Actuaries, like business majors, utilize spreadsheets, databases, and statistical software to conduct their analyses. In addition, they must have strong, writing, presentation, and persuasive skills to secure support from colleagues for their proposals.

6. College Admission Representative

Business majors who are interested in working in a college environment should consider a position with the admissions office as an option. Admissions staff draws upon the strong communication, presentation, and persuasive skills of the business major to reach out to prospective students.

They develop marketing plans to strategically promote the college and encourage applications. Admissions staff, like business majors, must collaborate with other team members on projects and to deliver programs.

College admissions is essentially a sales position for a college, so business majors with a strong foundation in sales and marketing and an outgoing personality can have success in this niche.

7. Business Teacher

Educating high school students about the business world is an option for business majors who also complete the teacher education requirements.

Business majors possess the broad-based knowledge of marketing, management, finance, and accounting to carry out this role effectively. Strong verbal communication and interpersonal skills are required to engage students.

Planning and presenting stimulating lessons are keys to success as a teacher. Business majors can draw upon the wide array of instructional approaches which they have witnessed while completing their degree.

8. Business Reporter

Print, broadcast, and electronic media all provide extensive coverage of events and developments in the business and financial sectors. Business majors learn to analyze companies and industries and compose written summaries of their findings, just like reporters. They develop the communications and presentation skills to clearly articulate content about the business world.

So if you are fascinated by business but would rather communicate about it than conduct business, business reporting might be for you.

9. Corporate Attorney

Attorneys who practice corporate or business law benefit from the broad knowledge of business entities and practices acquired by business majors. The business major develops a solid foundation for areas of corporate law like bankruptcy, securities, contract, mergers, collections, business successions, and incorporation. The research, writing, and presentation skills developed by business majors help corporate lawyers to carry out their work.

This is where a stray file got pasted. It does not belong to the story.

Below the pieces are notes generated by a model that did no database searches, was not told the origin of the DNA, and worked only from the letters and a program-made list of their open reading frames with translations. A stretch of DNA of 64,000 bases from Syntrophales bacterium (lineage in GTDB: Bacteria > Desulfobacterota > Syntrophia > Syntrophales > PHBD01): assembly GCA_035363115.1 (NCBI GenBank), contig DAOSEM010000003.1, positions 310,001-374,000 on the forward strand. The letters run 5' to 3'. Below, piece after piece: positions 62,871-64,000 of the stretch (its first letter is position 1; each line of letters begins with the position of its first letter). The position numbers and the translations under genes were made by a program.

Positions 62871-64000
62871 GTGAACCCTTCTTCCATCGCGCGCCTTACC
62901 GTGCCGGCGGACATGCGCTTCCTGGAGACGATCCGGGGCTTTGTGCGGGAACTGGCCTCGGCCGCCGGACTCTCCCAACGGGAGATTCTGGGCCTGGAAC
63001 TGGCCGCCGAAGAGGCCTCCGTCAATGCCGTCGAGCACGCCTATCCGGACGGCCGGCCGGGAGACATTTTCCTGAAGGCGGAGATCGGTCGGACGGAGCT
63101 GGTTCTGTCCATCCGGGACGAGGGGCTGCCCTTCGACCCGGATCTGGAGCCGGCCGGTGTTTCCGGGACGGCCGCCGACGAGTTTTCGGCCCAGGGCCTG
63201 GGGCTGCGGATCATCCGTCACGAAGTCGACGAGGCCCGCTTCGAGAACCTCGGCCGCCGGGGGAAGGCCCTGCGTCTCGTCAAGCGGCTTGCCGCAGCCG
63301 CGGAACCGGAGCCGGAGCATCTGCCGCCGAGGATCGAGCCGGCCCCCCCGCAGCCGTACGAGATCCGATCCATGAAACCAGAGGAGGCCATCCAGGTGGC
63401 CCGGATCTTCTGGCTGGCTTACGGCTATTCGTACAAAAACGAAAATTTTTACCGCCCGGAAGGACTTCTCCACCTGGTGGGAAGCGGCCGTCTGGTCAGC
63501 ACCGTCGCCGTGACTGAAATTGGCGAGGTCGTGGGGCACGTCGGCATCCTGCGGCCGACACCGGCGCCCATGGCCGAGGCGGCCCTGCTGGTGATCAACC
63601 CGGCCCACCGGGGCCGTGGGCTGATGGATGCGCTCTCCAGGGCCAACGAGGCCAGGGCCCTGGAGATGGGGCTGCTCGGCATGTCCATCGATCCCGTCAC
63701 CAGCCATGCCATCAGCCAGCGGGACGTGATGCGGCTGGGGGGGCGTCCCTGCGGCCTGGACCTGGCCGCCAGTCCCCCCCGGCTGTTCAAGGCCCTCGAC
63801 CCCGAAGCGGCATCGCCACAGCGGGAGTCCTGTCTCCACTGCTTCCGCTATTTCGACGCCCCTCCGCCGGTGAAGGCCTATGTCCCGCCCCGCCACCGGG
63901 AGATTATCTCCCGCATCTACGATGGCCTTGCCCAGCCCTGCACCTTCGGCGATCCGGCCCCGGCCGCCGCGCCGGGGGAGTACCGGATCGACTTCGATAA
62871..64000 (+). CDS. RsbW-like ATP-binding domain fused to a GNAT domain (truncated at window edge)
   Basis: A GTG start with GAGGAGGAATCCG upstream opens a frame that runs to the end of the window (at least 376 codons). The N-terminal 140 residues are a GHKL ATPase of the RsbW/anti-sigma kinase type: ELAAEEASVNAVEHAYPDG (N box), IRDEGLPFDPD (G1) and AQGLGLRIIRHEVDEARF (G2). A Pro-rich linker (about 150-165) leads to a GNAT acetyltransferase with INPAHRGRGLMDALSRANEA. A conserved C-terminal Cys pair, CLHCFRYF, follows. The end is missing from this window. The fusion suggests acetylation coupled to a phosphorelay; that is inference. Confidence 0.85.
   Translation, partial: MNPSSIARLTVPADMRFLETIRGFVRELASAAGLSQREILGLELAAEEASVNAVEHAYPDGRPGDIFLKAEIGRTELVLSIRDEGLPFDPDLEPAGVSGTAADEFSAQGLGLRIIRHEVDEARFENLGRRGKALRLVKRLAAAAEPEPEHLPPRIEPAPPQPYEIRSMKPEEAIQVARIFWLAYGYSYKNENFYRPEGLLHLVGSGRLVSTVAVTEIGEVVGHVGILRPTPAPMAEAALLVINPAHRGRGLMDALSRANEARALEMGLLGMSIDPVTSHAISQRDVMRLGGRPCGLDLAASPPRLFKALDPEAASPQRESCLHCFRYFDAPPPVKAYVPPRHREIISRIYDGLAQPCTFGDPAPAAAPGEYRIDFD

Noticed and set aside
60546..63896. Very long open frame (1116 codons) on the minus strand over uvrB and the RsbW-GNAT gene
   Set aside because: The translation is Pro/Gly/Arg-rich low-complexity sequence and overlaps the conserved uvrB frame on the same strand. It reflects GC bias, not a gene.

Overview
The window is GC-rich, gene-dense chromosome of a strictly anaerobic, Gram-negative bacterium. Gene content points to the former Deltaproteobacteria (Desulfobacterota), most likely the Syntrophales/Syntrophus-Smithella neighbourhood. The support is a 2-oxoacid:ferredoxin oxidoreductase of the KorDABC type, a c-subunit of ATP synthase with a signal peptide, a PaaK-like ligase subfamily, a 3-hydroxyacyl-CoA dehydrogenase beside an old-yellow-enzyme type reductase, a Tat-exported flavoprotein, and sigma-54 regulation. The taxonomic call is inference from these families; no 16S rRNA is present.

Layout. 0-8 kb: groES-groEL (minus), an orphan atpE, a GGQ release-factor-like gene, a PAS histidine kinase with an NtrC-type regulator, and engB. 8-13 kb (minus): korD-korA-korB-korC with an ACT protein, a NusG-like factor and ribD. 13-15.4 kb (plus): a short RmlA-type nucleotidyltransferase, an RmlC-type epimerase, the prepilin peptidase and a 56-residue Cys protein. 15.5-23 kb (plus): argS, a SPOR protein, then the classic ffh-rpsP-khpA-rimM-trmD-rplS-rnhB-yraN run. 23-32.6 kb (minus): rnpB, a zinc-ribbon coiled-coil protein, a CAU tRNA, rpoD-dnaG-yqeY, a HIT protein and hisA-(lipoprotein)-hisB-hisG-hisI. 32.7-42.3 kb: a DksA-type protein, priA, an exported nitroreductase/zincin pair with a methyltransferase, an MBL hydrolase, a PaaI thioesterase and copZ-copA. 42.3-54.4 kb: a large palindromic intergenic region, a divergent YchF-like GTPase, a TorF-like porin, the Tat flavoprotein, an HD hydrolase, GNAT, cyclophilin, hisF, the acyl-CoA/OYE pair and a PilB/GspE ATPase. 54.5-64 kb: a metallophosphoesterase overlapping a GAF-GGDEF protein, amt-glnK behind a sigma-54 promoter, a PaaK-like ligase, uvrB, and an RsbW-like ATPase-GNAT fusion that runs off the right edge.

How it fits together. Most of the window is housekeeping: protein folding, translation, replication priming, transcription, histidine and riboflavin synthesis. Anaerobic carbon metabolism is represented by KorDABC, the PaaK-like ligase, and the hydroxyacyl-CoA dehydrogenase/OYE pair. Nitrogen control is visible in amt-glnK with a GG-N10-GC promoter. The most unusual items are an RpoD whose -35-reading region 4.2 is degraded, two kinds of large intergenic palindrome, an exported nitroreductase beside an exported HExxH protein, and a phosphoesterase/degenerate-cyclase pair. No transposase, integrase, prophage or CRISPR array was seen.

Business majors with solid academic records and LSAT scores can gain acceptance at elite law schools.

10. Healthcare Administrator

Administrators in the healthcare sector must have knowledge of accounting, budgeting, human resources, marketing, management, business law, ethics, and information technology, all subjects covered in the business curriculum. In addition, the teamwork, communication, analytical, and presentation skills of the business major are also critical to the success of a healthcare administrator.

Many business majors with an interest in the field will go on to graduate work in healthcare management.

Business Major Skills

Dissecting business problems and recommending solutions help business majors to enhance their critical thinking and analytical skills. They learn to use information technology tools to gather, organize, and represent data for presentations and papers.

Knowledge acquired in core subjects like marketing, management, human resources, and accounting prepare business majors to lead others in the workplace. With classes like business law and business ethics, students gain a legal and ethical perspective on the world around them. In addition, business students gain a global perspective and an appreciation for the value of diversity by studying business practices in other cultures.